Keith-Spiegel and Koocher suggest you discuss all of this at the outset and make billing, insurance coverage, and expectations of times and amounts of payment clear at the outset of therapy. I’ll add acceptance of checks, credit cards, cash, charges for bounced checks, etc… must be clear too. Likewise, reasons for upping the fee, or policies on charging for missed sessions must be made clear too. It should go without saying, but we’ll say it anyway, that charging an insurance company or agency for missed sessions, when your contract says you don’t, is unethical.
It’s not that charging for missed sessions is unethical, it’s that the contract you signed contained a clause on this. Some insurance companies might say that you can bill the client, those most specifically forbid billing them for it because it is asking the insurance company to pay for services that were never rendered. The issue is adhering to the contract you signed. I am somewhat lenient on this myself; at least 12 hours notice will generally be sufficient, with emergencies being exceptions. I don’t charge for a missed first session, however, since we haven’t had the chance to sit down and talk this through, giving the client a chance to ask questions and clarify as needed.
Fee Splitting refers to splitting the fee for services you provide with someone else who does not provide any services. Fee Splitting (note the capital letters) is not the same thing as splitting your fees. I was technically a consultant to my former practice. I saw clients and split the fee with the group in an agreed upon percentage. Part was for me, part was for the group practice to pay for electricity, secretarial services, a voicemail system, fax and xerox machines, billing services, business cards and stationary, marketing, office furniture…. Plus, my practice conducted group supervision and consultation, and we marketed for the practice to benefit everyone. None of this is unethical, so long as the percentage that went to the practice actually did cover the costs of what the practice provided. Likewise, renting office space for a percentage of the therapy fee is not unethical, nor is having a portion of the fees you collect withheld by the agency to pay your supervisor (you can’t pay your own supervisor and have the hours count toward your licensing requirements). In many group practices, starting therapists are paid less, given supervision (as required by law), and then make more when they are licensed. (Ethical point: If you are supervised, the client must know the name of your supervisor and some contact information). Likewise, referral to colleagues you know and trust (or even to your own therapist) is not unethical so long as there is no financial compensation for it. All of these kinds of fee splitting are fine.
What kind of Fee Splitting is not fine? Suppose I charge you 10% of your therapy fee because I simply refer a case to you. I do not conduct an intake appointment to screen the client and assess their needs. I do not provide ongoing consultation or supervision for the case. I do not provide emergency coverage for you after hours. I simply gave the person your phone number and suggested they call you. In this case, I would be expecting you to split your fee with me without actually providing any service to earn that payment. This is what is unethical.
Why is the “business” of therapy such a big deal?
Therapy is about helping people first and foremost, but it is a business too. If you support yourself with it, it is more like other kinds of businesses, and issues such as setting fees, collecting them, and making “business decisions” will come into play. Consider this…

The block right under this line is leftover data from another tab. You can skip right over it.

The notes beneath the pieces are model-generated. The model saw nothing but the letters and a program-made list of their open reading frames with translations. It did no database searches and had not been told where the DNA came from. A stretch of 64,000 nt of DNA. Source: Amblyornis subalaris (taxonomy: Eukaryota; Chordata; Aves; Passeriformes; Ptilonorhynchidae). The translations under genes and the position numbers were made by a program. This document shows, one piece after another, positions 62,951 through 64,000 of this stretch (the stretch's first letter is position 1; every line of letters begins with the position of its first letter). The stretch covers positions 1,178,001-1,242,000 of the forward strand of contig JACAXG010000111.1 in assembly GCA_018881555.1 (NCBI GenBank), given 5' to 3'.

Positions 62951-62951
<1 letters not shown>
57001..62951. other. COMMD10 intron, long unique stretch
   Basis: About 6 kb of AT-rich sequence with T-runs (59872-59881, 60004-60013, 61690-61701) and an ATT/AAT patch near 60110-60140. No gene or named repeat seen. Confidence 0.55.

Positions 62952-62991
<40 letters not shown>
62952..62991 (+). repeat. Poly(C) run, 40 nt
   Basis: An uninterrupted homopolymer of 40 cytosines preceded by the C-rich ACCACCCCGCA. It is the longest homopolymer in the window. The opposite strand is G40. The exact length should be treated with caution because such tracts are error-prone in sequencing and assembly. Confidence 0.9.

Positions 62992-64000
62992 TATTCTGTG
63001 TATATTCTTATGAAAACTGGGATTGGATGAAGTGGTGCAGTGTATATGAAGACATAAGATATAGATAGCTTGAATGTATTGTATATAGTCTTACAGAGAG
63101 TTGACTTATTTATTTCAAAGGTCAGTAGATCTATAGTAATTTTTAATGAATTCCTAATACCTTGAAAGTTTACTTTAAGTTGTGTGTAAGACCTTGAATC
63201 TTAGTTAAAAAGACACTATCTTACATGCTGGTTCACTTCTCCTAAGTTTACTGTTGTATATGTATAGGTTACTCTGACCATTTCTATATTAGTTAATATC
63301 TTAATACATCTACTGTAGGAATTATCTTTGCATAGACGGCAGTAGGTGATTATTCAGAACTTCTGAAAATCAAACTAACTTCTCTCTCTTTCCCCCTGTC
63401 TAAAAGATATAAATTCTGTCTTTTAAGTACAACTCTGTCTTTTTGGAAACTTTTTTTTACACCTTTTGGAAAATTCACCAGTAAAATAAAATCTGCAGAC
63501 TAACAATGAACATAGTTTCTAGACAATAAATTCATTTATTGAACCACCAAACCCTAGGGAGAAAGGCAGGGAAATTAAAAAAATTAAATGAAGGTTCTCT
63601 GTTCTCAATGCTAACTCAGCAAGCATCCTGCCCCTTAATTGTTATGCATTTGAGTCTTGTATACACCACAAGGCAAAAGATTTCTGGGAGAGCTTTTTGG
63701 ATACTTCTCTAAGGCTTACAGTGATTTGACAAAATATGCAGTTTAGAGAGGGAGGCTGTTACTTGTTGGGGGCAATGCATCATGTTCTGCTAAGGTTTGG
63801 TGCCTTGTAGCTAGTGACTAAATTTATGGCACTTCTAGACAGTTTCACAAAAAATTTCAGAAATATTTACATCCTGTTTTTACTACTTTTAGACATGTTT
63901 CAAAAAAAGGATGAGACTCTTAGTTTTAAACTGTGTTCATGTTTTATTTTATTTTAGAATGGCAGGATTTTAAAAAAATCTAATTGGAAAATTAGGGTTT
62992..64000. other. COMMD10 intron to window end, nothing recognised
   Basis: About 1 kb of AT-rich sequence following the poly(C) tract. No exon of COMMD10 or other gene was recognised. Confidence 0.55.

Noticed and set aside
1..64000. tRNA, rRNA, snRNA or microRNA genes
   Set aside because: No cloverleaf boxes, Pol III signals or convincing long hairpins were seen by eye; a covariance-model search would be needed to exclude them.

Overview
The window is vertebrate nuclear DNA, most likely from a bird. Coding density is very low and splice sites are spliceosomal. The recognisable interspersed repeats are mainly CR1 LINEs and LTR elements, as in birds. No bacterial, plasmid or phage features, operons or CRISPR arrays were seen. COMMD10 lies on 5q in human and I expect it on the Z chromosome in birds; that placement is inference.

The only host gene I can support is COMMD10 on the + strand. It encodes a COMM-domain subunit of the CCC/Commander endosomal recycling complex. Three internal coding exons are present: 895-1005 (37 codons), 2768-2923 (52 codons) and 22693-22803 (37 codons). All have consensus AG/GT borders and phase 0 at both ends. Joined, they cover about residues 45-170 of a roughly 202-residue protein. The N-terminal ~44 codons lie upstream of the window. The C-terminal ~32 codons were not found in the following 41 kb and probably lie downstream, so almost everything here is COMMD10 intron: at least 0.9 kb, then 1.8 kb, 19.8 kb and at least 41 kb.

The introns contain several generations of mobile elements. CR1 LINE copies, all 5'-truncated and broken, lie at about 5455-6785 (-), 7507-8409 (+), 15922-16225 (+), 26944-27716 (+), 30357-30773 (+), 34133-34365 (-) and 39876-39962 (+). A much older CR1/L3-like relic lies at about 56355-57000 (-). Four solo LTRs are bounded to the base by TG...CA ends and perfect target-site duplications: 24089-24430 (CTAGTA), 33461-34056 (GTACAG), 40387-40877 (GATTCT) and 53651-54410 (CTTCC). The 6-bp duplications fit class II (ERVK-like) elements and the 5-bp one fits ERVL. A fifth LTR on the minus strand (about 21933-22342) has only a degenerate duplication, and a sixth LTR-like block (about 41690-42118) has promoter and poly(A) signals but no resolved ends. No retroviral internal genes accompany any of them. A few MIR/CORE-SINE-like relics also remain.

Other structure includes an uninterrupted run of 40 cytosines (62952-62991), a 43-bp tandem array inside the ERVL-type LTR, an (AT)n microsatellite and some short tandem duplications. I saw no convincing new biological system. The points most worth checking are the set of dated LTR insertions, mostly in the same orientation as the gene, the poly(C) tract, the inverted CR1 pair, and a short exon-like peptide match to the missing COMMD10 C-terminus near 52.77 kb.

You finish your degree owing $100,000 in student loans after deferments, capitalization of interest, etc… That will end up being about $1000 a month in student loan payments (with more due each month if consolidated over 10 years, less over 30 years). If you charge $50 an hour for therapy, giving $25 to the company that provides office space, furniture, phones, fax/xerox machines, file space, billing and marketing services, secretarial services, emergency coverage, etc… (which is a deal for $25 a client), that’s really $25 an hour in your pocket.
To pay your monthly loan payment, you have to generate $1000 a month ($12,000/year), and then pay taxes at about 30% as a self-employed consultant, which is another $428 a month ($5136/year). Add malpractice insurance, APA dues, one workshop a year and books and journals for continuing education… and it’s easily another $1200 a year (that’s all tax deductible so we won’t compute taxes for it). Say you want to live on $20,000 a year ($1667 a month for your rent and expenses); that’s $20,000 for you and $8571 in taxes.
So, you have to make $46,907 a year at $25 an hour. That’s 1876.28 hours, sliced into 50 weeks is 37.53 hours per week of therapy, or 38 patients a week. Of course, if you charged $80 an hour, it’s only 24 patients a week;$100 an hour, it’s 19 patients a week.
Going further, my former practice paid about $3000 a month in rent. That’s $125 a day at 24 days (Mon through Sat) a month. If four people see clients every day/night, then the first $31.25 each person collects each day/night for the practice simply pays their portion of the rent for that day/night.
Say you pay the secretary $20,000. That’s $385 a week, divided by 10 clinicians is $38.50 a week. So, if you work three days a week doing therapy, that means $12.83 a day of what you generate for the practice goes to the secretary. Thus, most of what you collect for the practice for the first six clients you see in three days is already spent for rent and secretary salary. No utilities, insurance, equipment, testing or office supplies, or any kind of savings are produced.
Some people can generate sufficient referrals to keep 38 patients a week, and actually see them and keep their lives and issues straight. Personally, I couldn’t do that with 19 patients a week. Clearly, it doesn’t look like you can make a living on therapy alone at $50 an hour (but imagine you charged $150 an hour…). However, if even half your professional time is spent on therapy, you can see how financial pressures could compromise your motivations.
On the other hand, if you don’t see therapy as your primary means of supporting yourself, this becomes less of an issue. You can reduce fees to $25/hour for students, see a client who pays out of pocket for $50/session, write off some charges to avoid sending a client to collections, and allow a client in crises to continue seeing you without being able to pay every week. You can also see, however, that your other activities had better be profitable to make ends meet.